Western has never been a favorite genre with me: I used to say that most (if not all) movies started in the same way, with a man arriving into town on a horse, to proceed along similar lines toward a somewhat predictable ending. So I was firm in my belief that I would rather not spend my time reading or watching a western-themed story.
That is, until I stumbled on Firefly.
That delightful and unfortunate show changed my perspective, teaching me that a western blended with… something else, if well done, would be a perfectly acceptable way to enjoy a story. Therefore, when I heard about Six-Gun Tarot, I was curious enough to see if the magic of mixing western with another genre would work again – and indeed it did, even though the opening lines seemed to confirm my conviction about the start of such stories: young Jim Negrey, on the run from the law and his own past deeds, lands in Golgotha with his horse Promise, after barely surviving the crossing of the harsh 40-mile desert. The town seems perfect for someone holding secrets, probably because it harbors its own mysteries, some of which disguise dangers way beyond the wildest imagination.
Everyone in Golgotha has something to hide: Sheriff Highfather had several brushes with death, and always unexplainably survived; his Indian deputy Mutt is a skin-changer, wise in the ways of the coyotes; Mayor Pratt, leader of the local Mormon community, is forced to live a double life because of his homosexuality; Maude, wife of the local banker, is a trained warrior and assassin masquerading as the perfect spouse. These are just some of the figures in the vast choral tapestry of the town, a town that’s accustomed to the unusual and the bizarre, as some off-hand remarks indicate, laying down a curious but unexplained background:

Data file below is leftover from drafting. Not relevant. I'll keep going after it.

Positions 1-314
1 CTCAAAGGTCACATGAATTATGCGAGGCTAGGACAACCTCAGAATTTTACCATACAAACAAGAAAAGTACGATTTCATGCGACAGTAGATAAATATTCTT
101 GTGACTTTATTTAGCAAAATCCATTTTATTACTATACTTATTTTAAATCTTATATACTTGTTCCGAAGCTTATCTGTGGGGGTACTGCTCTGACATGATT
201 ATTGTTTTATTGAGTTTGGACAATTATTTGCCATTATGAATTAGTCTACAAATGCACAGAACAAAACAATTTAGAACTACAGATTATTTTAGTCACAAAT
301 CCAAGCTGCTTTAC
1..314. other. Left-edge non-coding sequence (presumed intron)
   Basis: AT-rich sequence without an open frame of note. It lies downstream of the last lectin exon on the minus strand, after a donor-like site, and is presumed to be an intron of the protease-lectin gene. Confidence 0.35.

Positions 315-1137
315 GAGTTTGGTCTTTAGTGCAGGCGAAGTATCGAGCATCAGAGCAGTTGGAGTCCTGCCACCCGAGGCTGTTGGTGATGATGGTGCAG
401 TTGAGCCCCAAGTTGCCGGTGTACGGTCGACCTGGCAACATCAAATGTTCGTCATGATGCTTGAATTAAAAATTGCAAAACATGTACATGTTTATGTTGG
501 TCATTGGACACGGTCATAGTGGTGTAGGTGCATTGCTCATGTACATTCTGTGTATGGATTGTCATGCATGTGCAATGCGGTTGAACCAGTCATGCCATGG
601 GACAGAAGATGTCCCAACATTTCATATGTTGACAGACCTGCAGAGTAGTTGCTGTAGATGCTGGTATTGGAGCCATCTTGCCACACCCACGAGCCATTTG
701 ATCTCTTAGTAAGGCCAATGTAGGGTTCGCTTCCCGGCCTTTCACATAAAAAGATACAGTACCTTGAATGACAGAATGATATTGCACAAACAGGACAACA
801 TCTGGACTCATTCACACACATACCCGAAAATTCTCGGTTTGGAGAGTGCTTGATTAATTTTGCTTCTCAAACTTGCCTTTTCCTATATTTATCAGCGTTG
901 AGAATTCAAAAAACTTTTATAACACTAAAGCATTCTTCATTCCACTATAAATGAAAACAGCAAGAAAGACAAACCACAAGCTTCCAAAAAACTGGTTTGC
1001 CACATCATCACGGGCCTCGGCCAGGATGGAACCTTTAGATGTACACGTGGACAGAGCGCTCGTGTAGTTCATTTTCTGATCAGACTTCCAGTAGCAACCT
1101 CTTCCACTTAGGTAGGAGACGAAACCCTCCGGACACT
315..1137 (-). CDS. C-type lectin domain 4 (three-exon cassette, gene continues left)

Why is Golgotha the town where the owls speak and the stones moan? Why is this the town that attracts monsters and saints, both mortal and preternatural? Why is our schoolhouse haunted? Why did Old Lady Bellamy wear the skins of corpses on the new moon? How did old Odd Tom’s dolls come to life and kill people? Why do you still pour a ring of salt around that unmarked grave and how did this little ditch of a town become the final resting place of some of Heaven’s treasures?
This must be the main reason why some strange happenings are at first underestimated by Golgotha’s citizens, thus allowing an ancient evil to raise its head and threaten not only the town’s survival, but the whole world’s. As the story progresses, the pace becomes breathless and the reading compulsive, taking the reader to the end battle that – most satisfyingly – looks only like a reprieve and a possible lead to the next book. What I liked most about Six-Gun Tarot, besides the characters, are exactly these hints of past happenings, of a more complex history of which we are allowed only glimpses: it’s a well conceived tie to the existence of the ancient evil deep in the bowels of the silver mine, a tie that needs no drawn-out explanations to make itself understood and accepted, and for this very reason it worked perfectly for me.